Blocks

Blocks

The objective of blocks is for your child to be independently able to build a block structure that is shown to her/him either by a picture or as an already build structure in front of her/him.

What to do in this exercise

  1. Sit on the floor at or at the table with your child.
  2. Engage your child by saying his name and or touching his arm..
  3. After you have your child’s attention hand him a set of blocks, show him a picture of a block structure and say “(Child’s name) build this”.
  4. Perfect outcome: your child builds the structure on the card. Praise!
  5. Not so perfect outcome: your child picks up the block and starts playing with them.
  6. What to do: reengage your child by saying his/her name and or touching his/her arm and repeat the instruction, show your child the picture with the block structure and say“(Child’s name) build this”, then prompt your child to build the structure.
  7. After that engage your child again and repeat. If your child builds the structure, great, reinforce. If not repeat the steps from above. Repeat it three times and if your child still is not getting it move on to a different task and come back to it later. Also once your child gets the prompted instruction right, redirect your child to a simple task he/she has mastered and then go back to the original instruction to make sure your child got it.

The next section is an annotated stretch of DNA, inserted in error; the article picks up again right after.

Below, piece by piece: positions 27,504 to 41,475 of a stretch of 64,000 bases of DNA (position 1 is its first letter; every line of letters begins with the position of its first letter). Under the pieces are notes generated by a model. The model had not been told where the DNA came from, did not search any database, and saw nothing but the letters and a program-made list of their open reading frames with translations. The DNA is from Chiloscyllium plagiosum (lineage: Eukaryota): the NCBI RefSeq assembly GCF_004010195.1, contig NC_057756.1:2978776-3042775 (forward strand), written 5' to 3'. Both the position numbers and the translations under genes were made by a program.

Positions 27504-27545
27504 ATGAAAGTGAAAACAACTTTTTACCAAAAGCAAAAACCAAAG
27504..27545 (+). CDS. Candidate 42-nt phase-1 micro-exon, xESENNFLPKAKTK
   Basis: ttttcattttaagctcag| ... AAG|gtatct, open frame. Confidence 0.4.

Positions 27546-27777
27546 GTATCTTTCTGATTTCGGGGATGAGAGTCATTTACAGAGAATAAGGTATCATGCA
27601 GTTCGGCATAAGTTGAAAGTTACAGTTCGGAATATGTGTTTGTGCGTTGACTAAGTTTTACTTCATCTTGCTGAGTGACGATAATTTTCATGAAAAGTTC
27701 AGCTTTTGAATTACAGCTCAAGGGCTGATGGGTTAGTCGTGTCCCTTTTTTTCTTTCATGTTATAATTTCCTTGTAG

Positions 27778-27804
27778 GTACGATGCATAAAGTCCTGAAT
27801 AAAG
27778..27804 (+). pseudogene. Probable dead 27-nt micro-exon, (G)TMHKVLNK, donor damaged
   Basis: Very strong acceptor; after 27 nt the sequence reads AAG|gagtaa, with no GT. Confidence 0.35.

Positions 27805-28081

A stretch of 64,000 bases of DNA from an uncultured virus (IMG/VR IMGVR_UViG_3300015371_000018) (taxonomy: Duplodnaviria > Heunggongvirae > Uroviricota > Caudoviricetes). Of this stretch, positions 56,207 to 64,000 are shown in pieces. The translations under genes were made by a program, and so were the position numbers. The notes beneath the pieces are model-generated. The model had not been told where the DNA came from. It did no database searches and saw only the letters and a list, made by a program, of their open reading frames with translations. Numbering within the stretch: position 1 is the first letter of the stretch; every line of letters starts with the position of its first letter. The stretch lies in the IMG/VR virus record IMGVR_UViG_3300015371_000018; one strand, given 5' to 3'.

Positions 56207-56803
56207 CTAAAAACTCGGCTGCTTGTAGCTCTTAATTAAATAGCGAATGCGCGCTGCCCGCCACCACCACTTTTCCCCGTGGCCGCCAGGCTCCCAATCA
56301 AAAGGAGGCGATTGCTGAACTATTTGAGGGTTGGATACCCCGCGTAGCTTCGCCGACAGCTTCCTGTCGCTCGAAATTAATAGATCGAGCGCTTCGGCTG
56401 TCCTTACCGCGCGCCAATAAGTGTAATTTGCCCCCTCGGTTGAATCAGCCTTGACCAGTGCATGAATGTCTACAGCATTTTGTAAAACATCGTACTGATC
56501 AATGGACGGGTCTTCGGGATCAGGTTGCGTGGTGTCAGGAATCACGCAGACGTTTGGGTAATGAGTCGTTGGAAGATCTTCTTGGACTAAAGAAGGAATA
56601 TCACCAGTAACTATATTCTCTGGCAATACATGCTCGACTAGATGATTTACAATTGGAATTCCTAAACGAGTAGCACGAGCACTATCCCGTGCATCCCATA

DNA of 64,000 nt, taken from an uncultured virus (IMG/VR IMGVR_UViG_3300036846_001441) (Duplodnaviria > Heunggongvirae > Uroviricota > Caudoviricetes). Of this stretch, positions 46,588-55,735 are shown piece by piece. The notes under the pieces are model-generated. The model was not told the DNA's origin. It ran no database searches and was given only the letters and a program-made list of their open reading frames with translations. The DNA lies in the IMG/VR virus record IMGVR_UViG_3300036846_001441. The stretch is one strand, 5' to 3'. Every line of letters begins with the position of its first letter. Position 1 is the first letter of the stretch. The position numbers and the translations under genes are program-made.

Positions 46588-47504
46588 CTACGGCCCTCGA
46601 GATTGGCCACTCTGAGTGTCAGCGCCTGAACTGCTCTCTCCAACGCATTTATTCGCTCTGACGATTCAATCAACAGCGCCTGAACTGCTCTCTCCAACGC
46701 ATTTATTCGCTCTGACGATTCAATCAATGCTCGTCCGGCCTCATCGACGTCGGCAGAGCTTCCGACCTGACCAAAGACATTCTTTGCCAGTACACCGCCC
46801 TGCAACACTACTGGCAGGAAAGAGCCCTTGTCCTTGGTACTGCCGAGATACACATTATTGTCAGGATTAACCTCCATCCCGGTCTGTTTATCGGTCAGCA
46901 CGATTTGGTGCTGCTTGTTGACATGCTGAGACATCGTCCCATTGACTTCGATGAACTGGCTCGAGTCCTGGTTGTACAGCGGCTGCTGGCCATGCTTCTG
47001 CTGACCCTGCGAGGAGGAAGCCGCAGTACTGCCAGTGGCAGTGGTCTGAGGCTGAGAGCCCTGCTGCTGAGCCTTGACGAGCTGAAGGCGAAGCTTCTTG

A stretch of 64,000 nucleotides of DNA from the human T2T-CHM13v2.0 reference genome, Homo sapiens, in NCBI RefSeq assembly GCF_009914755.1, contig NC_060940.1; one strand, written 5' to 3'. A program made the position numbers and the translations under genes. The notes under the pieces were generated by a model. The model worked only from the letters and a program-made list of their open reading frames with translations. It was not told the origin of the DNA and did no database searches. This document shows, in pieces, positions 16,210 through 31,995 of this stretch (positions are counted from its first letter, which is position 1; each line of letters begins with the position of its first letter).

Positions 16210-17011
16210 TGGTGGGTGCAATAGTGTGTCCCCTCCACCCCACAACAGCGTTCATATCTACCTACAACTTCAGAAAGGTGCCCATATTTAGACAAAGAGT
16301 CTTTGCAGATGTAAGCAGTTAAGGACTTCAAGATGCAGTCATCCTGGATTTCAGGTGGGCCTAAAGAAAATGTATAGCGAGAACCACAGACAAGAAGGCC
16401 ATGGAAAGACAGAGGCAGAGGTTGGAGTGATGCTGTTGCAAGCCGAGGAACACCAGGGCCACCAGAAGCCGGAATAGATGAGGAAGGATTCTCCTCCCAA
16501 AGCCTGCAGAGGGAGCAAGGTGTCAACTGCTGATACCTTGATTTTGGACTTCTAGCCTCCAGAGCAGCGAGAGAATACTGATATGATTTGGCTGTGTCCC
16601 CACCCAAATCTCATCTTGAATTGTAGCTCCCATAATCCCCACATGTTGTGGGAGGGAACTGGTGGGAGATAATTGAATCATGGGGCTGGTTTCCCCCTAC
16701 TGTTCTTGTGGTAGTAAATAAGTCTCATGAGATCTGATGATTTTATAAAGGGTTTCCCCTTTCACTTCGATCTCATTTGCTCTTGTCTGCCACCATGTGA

Expectations

It might take your child a while, a couple days maybe even a couple weeks, to grasp the concept of what is asked of him/her. Don’t get frustrated and stick with the program. Your child will get there! Reinforce (Praise) a right response or even if your child is trying really hard. In the video you will see a demonstration of how to run the “Blocks” program. If you have any further questions or concerns please join our support desk.

Items you need:

Pictures of block structures.

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Autism Support Now is a Parent advisory blog and media site presented by "Ella's Hope for Autism" a 501c3 public charity in Missouri. This site is built for parents dealing with Autism . . . by parents dealing with Autism. Hope and Sam McPheeters (founders of Ella's Hope) have two children on the spectrum, and strive to provide continued advice for other parents, who are dealing with the same issues..